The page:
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Asthma prevalence and deaths in Australia still high by world standards, despite declining trends
Asthma remains a significant health problem in Australia, with prevalence and death rates that are high by international standards despite declines, according to a report released today by the Australian Institute of Health and Welfare (AIHW).
The report, Asthma in Australia 2008, estimates that asthma affects more than 1 in 10 Australians - equivalent to over 2 million people.
Professor Guy Marks, Director of the Australian Centre for Asthma Monitoring, said the prevalence of asthma in Australian children is plateauing, if not declining.
'In the long run, this should reduce the overall burden of asthma in Australia,' Professor Marks said.
Report co-author, Leanne Poulos said, 'Although asthma deaths declined significantly between 1989 and 2006, the Australian death rate is still high on an international scale.'
Although lower than New Zealand and the UK, asthma death rates in Australia are almost three times the rate in Europe.
Asthma accounted for 402 deaths in Australia in 2006.
The report showed that hospital admission rates for asthma have also declined since 1993-94, by 45% among adults and by 42% among children.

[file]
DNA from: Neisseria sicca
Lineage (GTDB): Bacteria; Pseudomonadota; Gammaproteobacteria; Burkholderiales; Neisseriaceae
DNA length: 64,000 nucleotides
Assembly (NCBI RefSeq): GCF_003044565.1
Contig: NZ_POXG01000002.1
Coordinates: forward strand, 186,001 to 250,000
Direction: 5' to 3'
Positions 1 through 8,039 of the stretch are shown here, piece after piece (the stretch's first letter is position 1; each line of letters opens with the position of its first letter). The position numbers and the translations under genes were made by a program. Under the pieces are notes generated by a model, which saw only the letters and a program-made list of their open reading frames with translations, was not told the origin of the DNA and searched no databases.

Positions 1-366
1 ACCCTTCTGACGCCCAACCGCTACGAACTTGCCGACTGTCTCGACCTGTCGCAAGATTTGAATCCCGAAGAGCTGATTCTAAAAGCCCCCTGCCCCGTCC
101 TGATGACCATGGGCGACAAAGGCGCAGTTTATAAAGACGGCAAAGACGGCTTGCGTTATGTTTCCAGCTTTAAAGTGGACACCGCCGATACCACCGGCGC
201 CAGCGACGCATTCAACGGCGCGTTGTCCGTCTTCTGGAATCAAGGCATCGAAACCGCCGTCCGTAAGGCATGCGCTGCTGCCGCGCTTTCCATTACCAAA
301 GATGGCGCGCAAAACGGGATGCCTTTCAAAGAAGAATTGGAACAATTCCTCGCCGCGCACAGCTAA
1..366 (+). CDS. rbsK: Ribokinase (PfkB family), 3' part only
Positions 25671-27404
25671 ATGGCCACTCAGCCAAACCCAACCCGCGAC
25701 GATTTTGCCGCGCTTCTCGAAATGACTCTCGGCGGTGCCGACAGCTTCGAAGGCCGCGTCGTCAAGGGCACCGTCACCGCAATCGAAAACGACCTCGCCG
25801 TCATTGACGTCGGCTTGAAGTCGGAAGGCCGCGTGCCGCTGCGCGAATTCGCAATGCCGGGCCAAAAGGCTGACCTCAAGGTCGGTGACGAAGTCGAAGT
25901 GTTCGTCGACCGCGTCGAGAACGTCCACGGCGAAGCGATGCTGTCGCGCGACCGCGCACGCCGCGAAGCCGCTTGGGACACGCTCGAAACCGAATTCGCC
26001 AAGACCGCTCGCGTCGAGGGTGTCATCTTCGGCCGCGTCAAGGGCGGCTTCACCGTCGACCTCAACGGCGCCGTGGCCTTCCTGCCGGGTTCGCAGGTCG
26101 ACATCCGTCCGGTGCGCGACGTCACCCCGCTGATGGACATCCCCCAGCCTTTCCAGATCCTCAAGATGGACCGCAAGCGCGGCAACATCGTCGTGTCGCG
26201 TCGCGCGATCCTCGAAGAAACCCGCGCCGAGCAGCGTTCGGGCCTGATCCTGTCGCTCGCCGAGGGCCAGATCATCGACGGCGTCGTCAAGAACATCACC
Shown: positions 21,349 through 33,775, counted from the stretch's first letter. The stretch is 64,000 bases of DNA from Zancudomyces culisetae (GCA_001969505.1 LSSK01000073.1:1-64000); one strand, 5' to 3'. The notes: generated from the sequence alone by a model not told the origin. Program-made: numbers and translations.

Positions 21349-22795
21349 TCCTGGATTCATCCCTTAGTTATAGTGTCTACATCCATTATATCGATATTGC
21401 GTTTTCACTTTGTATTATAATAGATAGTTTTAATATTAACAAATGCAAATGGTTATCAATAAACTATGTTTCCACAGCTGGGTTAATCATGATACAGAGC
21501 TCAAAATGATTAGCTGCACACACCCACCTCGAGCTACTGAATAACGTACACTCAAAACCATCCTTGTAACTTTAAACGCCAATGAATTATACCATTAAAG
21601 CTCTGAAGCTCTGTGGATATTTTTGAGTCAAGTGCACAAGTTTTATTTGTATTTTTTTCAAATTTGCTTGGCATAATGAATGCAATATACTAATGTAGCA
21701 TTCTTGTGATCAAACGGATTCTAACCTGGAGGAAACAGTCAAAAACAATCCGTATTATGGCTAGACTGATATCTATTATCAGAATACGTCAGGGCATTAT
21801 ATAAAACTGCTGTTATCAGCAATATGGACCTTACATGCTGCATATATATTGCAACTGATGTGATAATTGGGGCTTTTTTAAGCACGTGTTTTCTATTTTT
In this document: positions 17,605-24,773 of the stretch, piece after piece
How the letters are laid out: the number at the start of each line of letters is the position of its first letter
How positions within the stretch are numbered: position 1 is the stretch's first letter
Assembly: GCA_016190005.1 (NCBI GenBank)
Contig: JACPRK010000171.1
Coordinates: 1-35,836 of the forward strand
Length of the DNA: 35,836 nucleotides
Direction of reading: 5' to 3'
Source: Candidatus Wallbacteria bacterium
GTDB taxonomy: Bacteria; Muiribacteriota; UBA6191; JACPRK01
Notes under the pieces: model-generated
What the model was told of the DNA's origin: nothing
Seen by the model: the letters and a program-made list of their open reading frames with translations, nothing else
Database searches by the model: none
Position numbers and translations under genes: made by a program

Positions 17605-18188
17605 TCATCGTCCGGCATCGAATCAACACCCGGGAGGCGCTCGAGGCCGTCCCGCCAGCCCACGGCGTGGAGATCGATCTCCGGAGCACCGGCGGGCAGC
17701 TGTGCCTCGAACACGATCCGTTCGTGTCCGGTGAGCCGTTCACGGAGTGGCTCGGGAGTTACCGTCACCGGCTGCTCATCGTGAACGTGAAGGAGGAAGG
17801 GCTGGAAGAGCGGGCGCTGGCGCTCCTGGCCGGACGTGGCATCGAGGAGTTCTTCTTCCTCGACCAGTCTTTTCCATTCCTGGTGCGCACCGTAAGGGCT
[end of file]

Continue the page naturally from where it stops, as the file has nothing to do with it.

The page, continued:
Despite these positive trends, asthma continues to be a major concern in Australia and there are several areas we can work on to improve asthma outcomes,' Professor Marks said.
Of particular concern is that:
Australians with asthma continue to smoke almost as commonly as people without asthma, despite the known adverse effects.
An estimated 11% of Australian children with asthma live in homes where smoking occurs inside the home.
The majority of people with asthma do not have a written asthma action plan, even though national guidelines have recommended their use for the past 20 years.
Asthma is a major problem among Indigenous Australians. Compared with non-Indigenous Australians, they have higher rates of hospitalisation and mortality due to asthma.
The report was funded by the Department of Health and Ageing and prepared by the by the Australian Centre for Asthma Monitoring, a collaborating unit of the AIHW located at the Woolcock Institute of Medial Research in Sydney.